Today, the FDA issued twenty-two new bioequivalence recommendations, some of which were for some fairly old products, including a couple of DESI drugs. There were no surprises in the newly issued listings; however, as we have gone on about previously, the FDA has also issued fifty-two – yes, fifty-two – revisions to previously issued guidances. Sponsors can catch a glimpse of the new and revised guidance documents here and then revisit pending applications or approved applications and try to see what (if anything) you will need to do to ensure your product now meets the revised guidance recommendations.
This has been an ongoing problem, which is talked about in the industry on a routine basis, but there never seems to be a good solution to the moving target caused by the numerous revisions of these guidance documents. In addition, repeat studies are inconsistent, with one of the objectives of Hatch‑Waxman, namely, to reduce unnecessary, duplicative human testing. While it may sometimes be necessary to repeat BE studies when there is a good reason that could impact efficacy or substitutability, what have we learned from the retesting performed based on revised BE recommendations? Has there been a real concern? Have products tested failed the new recommendations but passed the old? What is the track record and how has the FDA reacted, if at all, to the results?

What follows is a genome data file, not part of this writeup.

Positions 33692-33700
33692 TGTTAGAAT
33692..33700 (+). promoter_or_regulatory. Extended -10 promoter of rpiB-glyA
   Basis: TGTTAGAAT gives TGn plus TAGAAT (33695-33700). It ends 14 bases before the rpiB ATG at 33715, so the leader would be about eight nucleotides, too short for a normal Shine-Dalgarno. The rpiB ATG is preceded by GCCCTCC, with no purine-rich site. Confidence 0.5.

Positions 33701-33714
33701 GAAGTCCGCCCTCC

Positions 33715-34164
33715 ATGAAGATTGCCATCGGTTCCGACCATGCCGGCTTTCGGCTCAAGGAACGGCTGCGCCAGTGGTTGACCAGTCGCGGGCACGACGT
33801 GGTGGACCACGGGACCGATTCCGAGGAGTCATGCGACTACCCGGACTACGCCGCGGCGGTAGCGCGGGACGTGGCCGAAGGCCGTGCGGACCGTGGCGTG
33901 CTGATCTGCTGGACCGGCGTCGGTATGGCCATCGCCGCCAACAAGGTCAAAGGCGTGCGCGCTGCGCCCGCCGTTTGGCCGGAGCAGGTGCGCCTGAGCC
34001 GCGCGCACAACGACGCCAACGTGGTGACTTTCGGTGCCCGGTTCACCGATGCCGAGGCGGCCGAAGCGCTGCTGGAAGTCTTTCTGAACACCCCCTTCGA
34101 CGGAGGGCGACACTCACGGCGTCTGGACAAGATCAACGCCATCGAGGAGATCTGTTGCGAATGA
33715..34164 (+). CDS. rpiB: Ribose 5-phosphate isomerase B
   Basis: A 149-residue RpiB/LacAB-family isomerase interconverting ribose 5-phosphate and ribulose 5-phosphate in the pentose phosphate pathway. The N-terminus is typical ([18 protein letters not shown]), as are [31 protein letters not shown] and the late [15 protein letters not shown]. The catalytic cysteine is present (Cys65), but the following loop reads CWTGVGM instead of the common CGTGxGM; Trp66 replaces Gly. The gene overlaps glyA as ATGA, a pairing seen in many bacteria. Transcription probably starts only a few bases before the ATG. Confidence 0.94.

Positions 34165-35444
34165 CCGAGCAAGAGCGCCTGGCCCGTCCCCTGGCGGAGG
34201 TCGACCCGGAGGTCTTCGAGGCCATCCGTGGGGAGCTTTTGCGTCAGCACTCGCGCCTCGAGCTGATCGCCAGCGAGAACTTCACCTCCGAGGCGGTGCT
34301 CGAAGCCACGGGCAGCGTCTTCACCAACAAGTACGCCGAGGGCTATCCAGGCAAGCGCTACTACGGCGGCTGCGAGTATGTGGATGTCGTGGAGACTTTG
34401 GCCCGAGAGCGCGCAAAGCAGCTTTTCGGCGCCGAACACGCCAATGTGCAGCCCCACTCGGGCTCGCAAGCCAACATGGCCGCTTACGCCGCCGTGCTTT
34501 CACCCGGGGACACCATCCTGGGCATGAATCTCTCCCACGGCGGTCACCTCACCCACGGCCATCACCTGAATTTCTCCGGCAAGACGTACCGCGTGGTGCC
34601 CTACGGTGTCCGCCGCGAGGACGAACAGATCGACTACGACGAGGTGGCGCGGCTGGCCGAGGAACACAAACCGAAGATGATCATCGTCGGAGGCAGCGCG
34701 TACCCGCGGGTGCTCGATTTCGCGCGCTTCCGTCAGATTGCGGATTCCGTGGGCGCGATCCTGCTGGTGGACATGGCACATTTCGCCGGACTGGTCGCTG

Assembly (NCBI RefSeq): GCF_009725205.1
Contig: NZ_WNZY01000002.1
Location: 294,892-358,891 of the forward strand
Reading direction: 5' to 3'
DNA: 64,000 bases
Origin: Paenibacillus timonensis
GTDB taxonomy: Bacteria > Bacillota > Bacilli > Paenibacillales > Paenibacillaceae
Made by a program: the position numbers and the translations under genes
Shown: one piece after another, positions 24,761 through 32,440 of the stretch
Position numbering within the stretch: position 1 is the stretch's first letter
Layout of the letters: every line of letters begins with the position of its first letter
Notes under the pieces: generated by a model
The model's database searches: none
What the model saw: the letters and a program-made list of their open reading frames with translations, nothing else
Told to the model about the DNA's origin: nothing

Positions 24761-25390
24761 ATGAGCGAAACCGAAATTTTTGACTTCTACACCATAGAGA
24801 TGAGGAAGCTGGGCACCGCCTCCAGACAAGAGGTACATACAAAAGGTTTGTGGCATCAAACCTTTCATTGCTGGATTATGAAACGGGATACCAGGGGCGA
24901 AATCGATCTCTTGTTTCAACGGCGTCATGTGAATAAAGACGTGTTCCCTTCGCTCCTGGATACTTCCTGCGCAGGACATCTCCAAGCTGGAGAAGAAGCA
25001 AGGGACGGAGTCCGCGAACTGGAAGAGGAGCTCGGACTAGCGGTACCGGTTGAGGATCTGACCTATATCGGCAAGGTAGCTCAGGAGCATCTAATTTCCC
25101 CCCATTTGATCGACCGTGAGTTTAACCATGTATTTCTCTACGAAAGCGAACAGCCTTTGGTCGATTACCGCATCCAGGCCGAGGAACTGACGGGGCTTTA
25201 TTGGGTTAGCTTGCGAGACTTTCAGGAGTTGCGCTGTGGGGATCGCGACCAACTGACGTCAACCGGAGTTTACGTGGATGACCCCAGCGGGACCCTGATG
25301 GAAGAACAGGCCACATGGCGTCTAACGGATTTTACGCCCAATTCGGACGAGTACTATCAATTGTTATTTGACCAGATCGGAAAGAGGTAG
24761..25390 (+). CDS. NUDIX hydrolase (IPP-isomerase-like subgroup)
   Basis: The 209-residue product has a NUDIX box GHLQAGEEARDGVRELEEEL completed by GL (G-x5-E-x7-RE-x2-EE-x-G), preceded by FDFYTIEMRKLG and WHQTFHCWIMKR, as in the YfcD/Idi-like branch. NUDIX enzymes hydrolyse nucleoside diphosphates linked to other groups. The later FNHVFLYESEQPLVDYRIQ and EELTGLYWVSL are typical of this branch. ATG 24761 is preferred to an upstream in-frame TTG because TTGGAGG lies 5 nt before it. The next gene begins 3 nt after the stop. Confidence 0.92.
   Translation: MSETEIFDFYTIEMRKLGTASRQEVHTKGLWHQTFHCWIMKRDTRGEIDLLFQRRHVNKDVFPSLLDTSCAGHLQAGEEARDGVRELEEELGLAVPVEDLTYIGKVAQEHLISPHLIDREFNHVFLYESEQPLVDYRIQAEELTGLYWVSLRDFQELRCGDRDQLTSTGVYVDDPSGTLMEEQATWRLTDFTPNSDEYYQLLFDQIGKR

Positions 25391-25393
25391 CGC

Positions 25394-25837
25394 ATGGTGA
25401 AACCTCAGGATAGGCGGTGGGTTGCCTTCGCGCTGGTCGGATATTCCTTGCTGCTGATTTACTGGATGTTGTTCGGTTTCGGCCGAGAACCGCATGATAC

These are important questions that need to be answered as they impact not only the time and money that sponsors must invest, but can significantly delay the availability of generic drugs’ entry into the marketplace. This will also impact drug prices as the costs of the additional testing will likely be passed onto consumers. Granted, there may be times when new BE studies are necessary, but shouldn’t the utility and benefit of such additional testing be worth a critical look? This is especially relevant when the number of revisions is so significant.